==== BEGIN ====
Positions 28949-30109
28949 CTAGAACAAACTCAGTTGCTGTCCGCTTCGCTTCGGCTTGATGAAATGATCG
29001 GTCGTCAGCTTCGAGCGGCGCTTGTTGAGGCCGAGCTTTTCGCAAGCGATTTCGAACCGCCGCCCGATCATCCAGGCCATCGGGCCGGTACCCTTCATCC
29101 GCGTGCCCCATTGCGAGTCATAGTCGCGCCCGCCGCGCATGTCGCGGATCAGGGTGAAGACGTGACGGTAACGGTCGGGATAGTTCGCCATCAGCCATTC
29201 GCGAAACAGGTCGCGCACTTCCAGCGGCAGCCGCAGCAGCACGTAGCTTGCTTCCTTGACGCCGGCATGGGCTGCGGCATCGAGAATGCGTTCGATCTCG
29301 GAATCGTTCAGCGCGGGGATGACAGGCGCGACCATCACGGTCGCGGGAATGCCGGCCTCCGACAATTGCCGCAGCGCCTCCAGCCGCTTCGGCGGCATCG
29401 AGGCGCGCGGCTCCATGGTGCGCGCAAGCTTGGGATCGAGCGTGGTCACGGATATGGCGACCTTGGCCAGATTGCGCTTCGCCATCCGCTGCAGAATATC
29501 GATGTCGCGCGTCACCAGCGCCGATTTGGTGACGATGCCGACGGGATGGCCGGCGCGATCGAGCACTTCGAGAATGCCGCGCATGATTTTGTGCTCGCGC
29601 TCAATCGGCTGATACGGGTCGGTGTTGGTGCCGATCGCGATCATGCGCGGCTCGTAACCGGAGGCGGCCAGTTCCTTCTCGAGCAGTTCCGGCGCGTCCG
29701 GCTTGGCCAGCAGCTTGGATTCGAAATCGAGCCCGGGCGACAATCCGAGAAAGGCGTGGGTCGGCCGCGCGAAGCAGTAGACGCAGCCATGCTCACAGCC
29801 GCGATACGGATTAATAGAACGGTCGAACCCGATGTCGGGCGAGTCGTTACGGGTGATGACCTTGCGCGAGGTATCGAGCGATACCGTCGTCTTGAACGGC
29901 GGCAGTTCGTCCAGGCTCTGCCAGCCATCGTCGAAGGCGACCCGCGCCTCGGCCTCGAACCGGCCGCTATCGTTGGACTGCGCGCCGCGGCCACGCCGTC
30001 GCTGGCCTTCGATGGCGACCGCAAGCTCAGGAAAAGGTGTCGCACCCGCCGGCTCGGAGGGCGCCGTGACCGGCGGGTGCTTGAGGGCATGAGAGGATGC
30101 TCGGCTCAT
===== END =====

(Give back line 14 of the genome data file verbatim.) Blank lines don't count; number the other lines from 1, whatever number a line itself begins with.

30101 TCGGCTCAT